Anthony Weiner may not be an official candidate in the New York City mayoral race, but the policies he would hypothetically enact are already drawing opposition.
Members of the Urban Youth Collaborative (UYC) and New Yorkers for Great Public Schools protested outside of Weiner’s Park Avenue South apartment Monday afternoon in response to a position he described in his “Keys To The City” policy paper, The New York Times reports.
Weiner released the policy paper several weeks ago, and it is seen as confirmation that the former congressman is very seriously considering a mayoral run.
Protestors were disturbed by Weiner's position on streamlining “the process for removing troublesome kids from the classroom," according to the UYC Facebook page. The page says that, if enacted, Weiner’s policy would “unfairly target black and Latino students, as last year 95.2% of the arrests and 89% of the suspensions were issued to black and Latino students."
The UYC brings “New York City youth together to fight for change through local and citywide organizing strategies” according to its website.
Weiner’s brief says nothing about race, but protestors used data about disciplinary practices during the Bloomberg administration to substantiate their claims, Gotham Schools reports. A press release about the protest stated that Weiner’s proposal “appears even more heavy-handed than Mayor Bloomberg’s ‘zero-tolerance’ approach that have [sic] resulted in huge racial disparities,” according to the outlet.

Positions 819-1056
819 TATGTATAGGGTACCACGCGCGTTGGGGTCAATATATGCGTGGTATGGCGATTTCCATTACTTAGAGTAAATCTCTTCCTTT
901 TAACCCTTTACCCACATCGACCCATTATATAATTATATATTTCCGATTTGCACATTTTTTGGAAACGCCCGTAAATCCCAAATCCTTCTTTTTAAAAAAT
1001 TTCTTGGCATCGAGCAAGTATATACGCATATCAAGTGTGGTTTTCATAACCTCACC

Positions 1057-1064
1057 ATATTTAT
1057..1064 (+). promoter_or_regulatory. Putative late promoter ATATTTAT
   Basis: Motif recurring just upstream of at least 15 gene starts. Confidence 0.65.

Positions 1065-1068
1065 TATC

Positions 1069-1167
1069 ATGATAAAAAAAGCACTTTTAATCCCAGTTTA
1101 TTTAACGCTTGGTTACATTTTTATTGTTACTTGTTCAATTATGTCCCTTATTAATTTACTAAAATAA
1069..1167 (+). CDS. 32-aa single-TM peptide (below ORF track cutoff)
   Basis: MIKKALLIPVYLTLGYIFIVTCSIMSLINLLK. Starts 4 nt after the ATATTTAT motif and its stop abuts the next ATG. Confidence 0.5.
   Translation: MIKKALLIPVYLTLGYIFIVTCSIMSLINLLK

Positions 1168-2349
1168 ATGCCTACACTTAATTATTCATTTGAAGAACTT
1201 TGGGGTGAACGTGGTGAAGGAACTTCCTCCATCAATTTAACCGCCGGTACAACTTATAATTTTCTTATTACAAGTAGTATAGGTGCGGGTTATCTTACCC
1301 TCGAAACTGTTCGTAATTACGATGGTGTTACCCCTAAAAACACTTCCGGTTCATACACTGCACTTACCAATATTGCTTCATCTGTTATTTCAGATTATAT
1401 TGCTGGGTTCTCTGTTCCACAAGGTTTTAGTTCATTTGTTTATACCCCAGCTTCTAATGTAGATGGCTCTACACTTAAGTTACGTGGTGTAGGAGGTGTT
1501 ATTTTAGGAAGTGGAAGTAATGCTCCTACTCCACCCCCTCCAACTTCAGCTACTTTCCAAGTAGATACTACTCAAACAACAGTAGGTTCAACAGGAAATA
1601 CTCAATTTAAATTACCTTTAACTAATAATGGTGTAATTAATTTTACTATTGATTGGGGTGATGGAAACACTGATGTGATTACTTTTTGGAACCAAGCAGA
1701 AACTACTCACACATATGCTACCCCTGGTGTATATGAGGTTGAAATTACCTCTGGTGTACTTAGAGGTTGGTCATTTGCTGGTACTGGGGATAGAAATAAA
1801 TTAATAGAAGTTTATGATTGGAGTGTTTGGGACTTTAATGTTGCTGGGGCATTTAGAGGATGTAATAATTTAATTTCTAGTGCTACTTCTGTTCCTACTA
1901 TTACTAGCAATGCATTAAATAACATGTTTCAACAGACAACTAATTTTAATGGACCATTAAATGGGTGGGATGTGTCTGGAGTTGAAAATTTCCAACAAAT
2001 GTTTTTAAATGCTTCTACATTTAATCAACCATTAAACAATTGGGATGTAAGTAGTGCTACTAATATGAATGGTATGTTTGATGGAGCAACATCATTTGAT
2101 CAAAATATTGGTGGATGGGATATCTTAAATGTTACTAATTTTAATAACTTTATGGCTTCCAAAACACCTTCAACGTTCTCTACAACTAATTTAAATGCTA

Protestors were not allowed inside Weiner’s building, although the building doorman did take a letter the protestors wrote for the former congressman, The New York Times reports.
Protestor Chima Agwu, 20, said Weiner is “asking for a second chance, but … not giving the students a second chance,” according to the Times. Agwu made the comment in reference to the Twitter scandal that forced the former congressman to resign in 2011. “All they’re asking for is a second chance to get an education and better themselves,” she added.
While 70 percent of New York City students are black or Latino, they represent 93 percent of students arrested or cited for criminal behavior at schools, Gotham Schools reports.